By Ryan Atkinson
Globe Sports Writer
Third grade was a key time for Mitch Wear.
It was when he started playing football and when he set a monumental goal for his future — getting appointed to a United States service academy.
On Thursday, in the library of McAuley Catholic High School, it all came together.
Wear was appointed to the United States Military Academy in West Point, N.Y., and, as an added bonus, will play sprint football for the Black Knights.
“This is just a very exciting and rewarding day,” said Wear, a three-year starter at quarterback for the McAuley Warriors.
To start, sprint football is, simply, football for guys who are not mountainous.
Same rules, same game, but all players must weigh less than 172 pounds. It was formerly called lightweight football and its notable players include Donald Rumsfeld, Jimmy Carter and Robert Craft.
It’s a quick game that emphasizes speed and agility, perfect for a quarterback who spent his career in McAuley’s spread offense.
“Obviously the D-I program is famous for running the flex-bone, and that’s not the type of quarterback I am,” Wear said. “But the sprint program runs the spread, which is what we run at McAuley.”
Wear said he filled out a form for interested athletes and submitted game film. He heard back from Army’s offensive coordinator within a week.
He’ll play for the Black Knights in the eight-team Collegiate Sprint Football League, which includes Ivy League schools Cornell, Princeton and Penn as well as the Naval Academy.
“It’s extremely exciting. I love playing football and I’m glad I get to continue that,” he said. “Plus it’s going to be an opportunity to kind of get around and see the region up there. It will be a huge opportunity for travel and I’m extremely happy I can continue throwing the football around.”
While football will be a big part of Wear’s experience at West Point, it’s not the goal he set as a young kid.
After the terrorist attacks of Sept. 11, 2001, Wear said he knew he wanted to serve his country in some way. His dad, Mark Wear, an Army veteran who served in Korea, guided him down a path that would make him a competitive candidate for an appointment to a service academy.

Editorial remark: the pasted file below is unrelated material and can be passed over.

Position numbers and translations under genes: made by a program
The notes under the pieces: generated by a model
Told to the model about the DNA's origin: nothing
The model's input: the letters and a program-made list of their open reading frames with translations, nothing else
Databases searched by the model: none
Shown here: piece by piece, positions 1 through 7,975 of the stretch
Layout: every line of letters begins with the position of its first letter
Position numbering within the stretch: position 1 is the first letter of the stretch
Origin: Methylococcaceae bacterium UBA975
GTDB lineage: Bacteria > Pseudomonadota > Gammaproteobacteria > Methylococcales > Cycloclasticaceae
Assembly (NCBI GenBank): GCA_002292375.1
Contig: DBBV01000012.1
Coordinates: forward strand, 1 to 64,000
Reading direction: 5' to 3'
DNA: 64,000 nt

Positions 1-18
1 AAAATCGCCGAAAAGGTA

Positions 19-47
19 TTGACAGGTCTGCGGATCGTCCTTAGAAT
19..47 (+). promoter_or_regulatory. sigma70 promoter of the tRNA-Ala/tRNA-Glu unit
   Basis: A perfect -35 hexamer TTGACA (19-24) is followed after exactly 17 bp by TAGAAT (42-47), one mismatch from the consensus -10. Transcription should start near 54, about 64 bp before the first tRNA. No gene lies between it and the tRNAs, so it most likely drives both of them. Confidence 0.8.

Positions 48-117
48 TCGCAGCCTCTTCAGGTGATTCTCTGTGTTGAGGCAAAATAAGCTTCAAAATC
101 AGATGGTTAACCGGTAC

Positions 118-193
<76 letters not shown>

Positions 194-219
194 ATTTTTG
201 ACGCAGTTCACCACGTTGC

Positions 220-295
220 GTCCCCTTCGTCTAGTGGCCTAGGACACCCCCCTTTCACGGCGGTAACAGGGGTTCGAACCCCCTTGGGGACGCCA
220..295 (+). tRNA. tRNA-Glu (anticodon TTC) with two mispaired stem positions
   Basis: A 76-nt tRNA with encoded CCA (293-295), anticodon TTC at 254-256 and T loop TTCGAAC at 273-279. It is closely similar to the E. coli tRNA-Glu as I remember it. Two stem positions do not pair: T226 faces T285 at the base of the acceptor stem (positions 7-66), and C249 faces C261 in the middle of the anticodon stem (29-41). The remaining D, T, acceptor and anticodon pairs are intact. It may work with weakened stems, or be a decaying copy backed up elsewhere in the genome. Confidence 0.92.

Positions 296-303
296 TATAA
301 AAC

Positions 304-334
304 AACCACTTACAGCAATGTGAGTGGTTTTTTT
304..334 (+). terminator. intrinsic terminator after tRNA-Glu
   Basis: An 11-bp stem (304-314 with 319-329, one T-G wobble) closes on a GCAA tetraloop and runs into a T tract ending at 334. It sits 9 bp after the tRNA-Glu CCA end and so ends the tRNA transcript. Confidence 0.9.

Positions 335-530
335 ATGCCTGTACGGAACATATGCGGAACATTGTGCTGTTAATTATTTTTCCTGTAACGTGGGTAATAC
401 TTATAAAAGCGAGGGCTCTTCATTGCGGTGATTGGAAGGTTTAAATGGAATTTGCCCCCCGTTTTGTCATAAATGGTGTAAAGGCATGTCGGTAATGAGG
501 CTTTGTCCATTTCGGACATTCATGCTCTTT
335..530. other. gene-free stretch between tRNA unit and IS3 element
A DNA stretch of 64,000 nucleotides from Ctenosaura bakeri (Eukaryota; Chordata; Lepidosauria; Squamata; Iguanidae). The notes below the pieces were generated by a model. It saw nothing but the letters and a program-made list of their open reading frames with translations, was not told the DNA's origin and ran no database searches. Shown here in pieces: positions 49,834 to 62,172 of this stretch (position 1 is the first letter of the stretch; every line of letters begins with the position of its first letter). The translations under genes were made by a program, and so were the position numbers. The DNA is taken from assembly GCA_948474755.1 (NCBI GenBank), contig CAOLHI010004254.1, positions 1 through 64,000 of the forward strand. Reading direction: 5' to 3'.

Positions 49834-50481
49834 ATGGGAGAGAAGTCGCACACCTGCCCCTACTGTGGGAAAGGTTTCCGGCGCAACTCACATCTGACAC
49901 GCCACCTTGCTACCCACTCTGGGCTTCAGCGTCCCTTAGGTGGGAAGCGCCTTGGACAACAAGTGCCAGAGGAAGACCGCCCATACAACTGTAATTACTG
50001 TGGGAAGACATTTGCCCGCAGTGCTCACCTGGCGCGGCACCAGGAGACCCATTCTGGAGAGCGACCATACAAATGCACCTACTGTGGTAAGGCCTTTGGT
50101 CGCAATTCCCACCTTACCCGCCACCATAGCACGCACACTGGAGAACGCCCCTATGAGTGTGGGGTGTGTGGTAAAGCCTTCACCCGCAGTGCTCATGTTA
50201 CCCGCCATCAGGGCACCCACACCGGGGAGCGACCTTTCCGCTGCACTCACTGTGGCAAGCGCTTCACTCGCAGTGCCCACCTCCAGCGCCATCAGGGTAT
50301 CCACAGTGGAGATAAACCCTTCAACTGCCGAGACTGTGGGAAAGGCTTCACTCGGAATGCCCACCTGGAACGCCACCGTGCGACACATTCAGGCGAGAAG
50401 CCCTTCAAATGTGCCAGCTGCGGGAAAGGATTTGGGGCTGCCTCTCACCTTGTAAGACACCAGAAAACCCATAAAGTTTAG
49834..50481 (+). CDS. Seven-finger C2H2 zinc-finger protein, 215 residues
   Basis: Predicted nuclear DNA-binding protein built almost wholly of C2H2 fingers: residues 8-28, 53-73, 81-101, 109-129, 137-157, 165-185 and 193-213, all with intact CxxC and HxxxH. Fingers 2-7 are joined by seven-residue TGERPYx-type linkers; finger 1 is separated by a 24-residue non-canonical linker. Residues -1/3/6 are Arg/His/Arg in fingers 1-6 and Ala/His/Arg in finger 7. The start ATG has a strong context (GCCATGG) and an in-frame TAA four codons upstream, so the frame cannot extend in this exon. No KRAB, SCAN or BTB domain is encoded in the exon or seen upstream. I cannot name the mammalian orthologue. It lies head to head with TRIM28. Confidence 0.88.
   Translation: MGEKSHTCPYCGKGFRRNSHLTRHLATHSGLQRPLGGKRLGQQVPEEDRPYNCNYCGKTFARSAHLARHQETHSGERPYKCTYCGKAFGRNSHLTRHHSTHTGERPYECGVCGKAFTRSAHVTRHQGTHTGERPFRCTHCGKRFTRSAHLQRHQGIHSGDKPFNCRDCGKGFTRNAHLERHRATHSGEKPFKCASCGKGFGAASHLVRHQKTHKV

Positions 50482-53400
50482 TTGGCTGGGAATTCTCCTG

“They have check lists for young people to follow,” Mark Wear said. “You need to be a captain of a sport. You need to be a varsity lettermen. All kinds of things. We just check-listed it from the time he was 9 years old on.”
Despite the low appointment rates for prospective cadets, Wear and his parents never doubted his chances.
“He was born kind of an old man and always had his head on straight,” Mitch’s mother, Susan, said. “We felt right from the start that it was something he could do. We knew he could reach this goal. We never though it was unreachable.”
Wear also received a nomination for the Air Force Academy before being appointed to West Point. He said his future plans, including whether or not he wants to build his entire career with the military, will depend on future situations, but he said he feels confident he can handle whatever the Academy throws at him.
And a lot of that confidence, he said, can be attributed to his time at McAuley.
“You see in every room of the school, there’s something on the wall about how we’re guided by the values of honesty and integrity,” he said. “That’s been a huge emphasis here. I think people who graduate from McAuley are really well-rounded and ready to be out on their own, more so than other high schools. McAuley, in reference to leadership experience, has been a huge, huge influence in my life.”